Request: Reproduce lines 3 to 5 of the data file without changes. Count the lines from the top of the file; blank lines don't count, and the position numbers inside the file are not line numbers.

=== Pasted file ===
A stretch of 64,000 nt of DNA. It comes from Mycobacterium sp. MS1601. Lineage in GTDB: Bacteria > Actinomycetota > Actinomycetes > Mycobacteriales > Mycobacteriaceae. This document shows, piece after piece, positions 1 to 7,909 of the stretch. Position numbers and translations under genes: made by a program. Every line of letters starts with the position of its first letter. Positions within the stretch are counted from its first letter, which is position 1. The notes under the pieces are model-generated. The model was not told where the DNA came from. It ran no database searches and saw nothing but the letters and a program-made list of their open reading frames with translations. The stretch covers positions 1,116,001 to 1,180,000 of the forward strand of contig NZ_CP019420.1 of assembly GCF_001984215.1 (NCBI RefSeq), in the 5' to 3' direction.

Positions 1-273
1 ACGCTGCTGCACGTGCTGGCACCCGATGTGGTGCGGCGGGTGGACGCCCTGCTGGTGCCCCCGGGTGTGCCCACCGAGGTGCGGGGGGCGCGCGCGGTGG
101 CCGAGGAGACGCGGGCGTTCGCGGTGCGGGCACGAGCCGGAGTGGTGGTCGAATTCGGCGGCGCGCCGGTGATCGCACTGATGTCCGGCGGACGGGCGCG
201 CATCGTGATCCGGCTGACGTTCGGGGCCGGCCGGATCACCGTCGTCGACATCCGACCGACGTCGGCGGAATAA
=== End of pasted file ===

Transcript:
1 ACGCTGCTGCACGTGCTGGCACCCGATGTGGTGCGGCGGGTGGACGCCCTGCTGGTGCCCCCGGGTGTGCCCACCGAGGTGCGGGGGGCGCGCGCGGTGG
101 CCGAGGAGACGCGGGCGTTCGCGGTGCGGGCACGAGCCGGAGTGGTGGTCGAATTCGGCGGCGCGCCGGTGATCGCACTGATGTCCGGCGGACGGGCGCG
201 CATCGTGATCCGGCTGACGTTCGGGGCCGGCCGGATCACCGTCGTCGACATCCGACCGACGTCGGCGGAATAA